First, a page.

The recipe is really easy, the cookies are not too sweet and like Mandy mentioned they really don't spread that much, keeping their shape pretty well. I baked them at 325 F as I do for all the cookies, this way they color more evenly and I never risk over baking them if I forget to check them often. I used vanilla as flavoring, but lemon zest would have been even better. The royal icing is also straight forward, Mandy's instructions are really detailed. Decorating took a lot of patience, as you have to wait for the icing to dry, in my case it was so hot that it took no time at all.

How can you resist this face?


Basic Sugar Cookies:
Makes Approximately 36x 10cm / 4" Cookies

200g / 7oz unsalted butter, at room temperature
400g / 14oz all purpose flour
200g / 7oz / caster sugar / superfine sugar
1 large egg, lightly beaten
5ml / 1 tsp vanilla extract / or seeds from 1 vanilla bean

• Cream together the butter, sugar and any flavorings you’re using. Beat until just becoming
creamy in texture.
• Beat in the egg until well combined, make sure to scrape down the sides of the bowl.
Add the sifted flour and mix on low until a non sticky dough forms.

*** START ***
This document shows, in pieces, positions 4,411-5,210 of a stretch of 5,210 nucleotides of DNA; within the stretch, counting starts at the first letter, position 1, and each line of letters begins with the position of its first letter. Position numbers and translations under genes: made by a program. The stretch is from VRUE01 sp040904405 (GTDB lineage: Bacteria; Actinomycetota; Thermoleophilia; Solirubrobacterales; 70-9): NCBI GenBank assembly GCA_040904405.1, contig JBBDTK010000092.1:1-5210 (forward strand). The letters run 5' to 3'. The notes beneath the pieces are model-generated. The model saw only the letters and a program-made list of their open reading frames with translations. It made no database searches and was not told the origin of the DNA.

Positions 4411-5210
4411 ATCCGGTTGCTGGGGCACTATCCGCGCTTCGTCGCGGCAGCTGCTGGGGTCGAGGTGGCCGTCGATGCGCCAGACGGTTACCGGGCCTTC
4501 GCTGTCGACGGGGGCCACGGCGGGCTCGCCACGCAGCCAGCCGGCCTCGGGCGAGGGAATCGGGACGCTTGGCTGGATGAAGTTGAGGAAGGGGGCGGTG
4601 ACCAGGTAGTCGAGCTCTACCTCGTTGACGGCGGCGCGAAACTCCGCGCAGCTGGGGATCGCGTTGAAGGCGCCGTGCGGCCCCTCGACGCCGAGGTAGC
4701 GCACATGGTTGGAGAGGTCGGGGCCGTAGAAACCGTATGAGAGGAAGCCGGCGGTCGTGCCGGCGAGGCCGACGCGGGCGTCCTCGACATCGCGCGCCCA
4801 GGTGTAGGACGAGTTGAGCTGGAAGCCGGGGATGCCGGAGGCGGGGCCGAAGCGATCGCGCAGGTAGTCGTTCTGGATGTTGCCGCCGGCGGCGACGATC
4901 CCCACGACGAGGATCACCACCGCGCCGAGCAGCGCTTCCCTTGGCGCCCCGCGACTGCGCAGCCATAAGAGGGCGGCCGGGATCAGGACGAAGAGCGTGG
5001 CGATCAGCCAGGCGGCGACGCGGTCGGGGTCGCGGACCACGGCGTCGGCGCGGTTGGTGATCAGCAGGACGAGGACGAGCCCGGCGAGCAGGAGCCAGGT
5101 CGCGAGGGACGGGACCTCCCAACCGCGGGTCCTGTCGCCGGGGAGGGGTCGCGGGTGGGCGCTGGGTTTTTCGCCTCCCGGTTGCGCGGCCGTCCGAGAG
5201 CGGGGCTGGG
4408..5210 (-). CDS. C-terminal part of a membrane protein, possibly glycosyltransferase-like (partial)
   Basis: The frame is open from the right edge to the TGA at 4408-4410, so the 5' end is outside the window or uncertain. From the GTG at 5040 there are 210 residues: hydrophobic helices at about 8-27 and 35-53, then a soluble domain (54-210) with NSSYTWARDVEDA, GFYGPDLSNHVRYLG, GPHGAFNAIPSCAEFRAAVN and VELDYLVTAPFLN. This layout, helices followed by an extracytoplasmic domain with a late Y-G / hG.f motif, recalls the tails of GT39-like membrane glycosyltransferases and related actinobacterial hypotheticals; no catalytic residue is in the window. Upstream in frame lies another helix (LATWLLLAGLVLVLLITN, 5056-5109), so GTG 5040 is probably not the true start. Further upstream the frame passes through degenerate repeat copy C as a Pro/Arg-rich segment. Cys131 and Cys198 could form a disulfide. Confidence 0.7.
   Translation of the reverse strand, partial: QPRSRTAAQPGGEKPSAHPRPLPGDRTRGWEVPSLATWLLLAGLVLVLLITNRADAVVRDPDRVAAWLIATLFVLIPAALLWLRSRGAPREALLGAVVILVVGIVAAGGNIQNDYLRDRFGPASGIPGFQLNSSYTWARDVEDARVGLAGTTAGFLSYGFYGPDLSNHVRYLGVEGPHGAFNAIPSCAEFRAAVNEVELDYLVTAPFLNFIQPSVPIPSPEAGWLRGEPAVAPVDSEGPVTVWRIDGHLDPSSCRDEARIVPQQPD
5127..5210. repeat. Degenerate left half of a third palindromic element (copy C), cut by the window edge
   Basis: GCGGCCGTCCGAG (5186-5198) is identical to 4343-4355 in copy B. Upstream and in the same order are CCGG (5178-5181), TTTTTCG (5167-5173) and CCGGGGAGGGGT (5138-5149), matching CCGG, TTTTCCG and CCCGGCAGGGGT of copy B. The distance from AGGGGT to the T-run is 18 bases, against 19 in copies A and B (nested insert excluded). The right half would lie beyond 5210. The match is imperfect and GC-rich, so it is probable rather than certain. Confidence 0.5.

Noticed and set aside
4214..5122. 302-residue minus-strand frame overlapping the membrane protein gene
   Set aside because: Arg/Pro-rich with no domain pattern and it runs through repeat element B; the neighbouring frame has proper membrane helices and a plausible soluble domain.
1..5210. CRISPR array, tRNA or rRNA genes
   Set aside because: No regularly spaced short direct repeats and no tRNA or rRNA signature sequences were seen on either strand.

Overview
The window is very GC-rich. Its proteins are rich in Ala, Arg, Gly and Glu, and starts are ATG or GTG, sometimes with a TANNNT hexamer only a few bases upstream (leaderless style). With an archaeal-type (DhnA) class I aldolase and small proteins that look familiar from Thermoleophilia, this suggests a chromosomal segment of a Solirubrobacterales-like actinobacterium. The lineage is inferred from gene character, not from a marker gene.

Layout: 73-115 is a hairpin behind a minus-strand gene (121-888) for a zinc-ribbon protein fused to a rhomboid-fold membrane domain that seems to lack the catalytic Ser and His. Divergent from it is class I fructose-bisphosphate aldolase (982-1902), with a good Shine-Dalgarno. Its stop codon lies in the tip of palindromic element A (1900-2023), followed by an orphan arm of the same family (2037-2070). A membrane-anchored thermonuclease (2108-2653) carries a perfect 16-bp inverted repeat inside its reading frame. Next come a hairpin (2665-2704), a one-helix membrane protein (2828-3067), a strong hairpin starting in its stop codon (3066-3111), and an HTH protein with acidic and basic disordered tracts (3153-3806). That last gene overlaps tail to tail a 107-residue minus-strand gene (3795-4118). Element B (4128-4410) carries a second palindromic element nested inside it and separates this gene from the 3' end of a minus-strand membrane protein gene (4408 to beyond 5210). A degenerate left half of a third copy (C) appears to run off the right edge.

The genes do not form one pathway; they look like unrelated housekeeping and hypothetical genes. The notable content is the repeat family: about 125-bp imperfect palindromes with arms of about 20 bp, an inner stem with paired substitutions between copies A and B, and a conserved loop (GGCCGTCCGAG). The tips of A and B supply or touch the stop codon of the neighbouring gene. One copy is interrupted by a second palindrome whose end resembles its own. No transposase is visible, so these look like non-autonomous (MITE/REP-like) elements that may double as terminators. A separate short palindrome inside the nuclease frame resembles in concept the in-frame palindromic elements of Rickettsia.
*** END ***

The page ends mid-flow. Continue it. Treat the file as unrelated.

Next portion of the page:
• Knead into a ball and divide into 2 or 3 pieces.
• Roll out each portion between parchment paper to a thickness of about 5mm/1/5 inch (0.2 inch)
• Refrigerate for a minimum of 30 minutes.
• Once chilled, peel off parchment and place dough on a lightly floured surface.
• Cut out shapes with cookie cutters or a sharp knife.
• Arrange shapes on parchment lined baking sheets and refrigerate for another 30mins to an hour.
• Re-roll scraps and follow the above process until all scraps are used up.
• Preheat oven to 180°C / 350°F.
• Bake until golden around the edges, about 8-15 minutes depending on the size of the cookies.

Royal Icing:

315g – 375g / 11oz – 13oz / 2½ - 3 cups icing / confectioner’s / powdered sugar, unsifted
2 large egg whites
10ml / 2 tsp lemon juice
5ml / 1 tsp almond extract, optional


• Beat egg whites with lemon juice until combined.
• Sift the icing sugar to remove lumps and add it to the egg whites.
Tip: I’ve listed 2 amounts of icing sugar, the lesser amount is good for a flooding consistency, and the larger amount is for outlining, but you can add even more for a much thicker consistency good for writing. If you add too much icing sugar or would like to make a thinner consistency, add very small amounts of water, a few drops at a time, until you reach the consistency you need.
• Beat on low until combined and smooth.
• Use immediately or keep in an airtight container.

Thanks go to Cat for choosing this month's challenge and to Lisa of La Mia Cucina and Ivonne of Cream Puffs in Venice, the creators of the Daring Bakers' challenge. To check other daring bakers' creations, please check the daring kitchen's site. To see the complete recipe and more detailed information on how to decorate please check Mandy's post here.

Thursday, September 23, 2010

Baked Peaches, Zabaglione Cream, and Streusel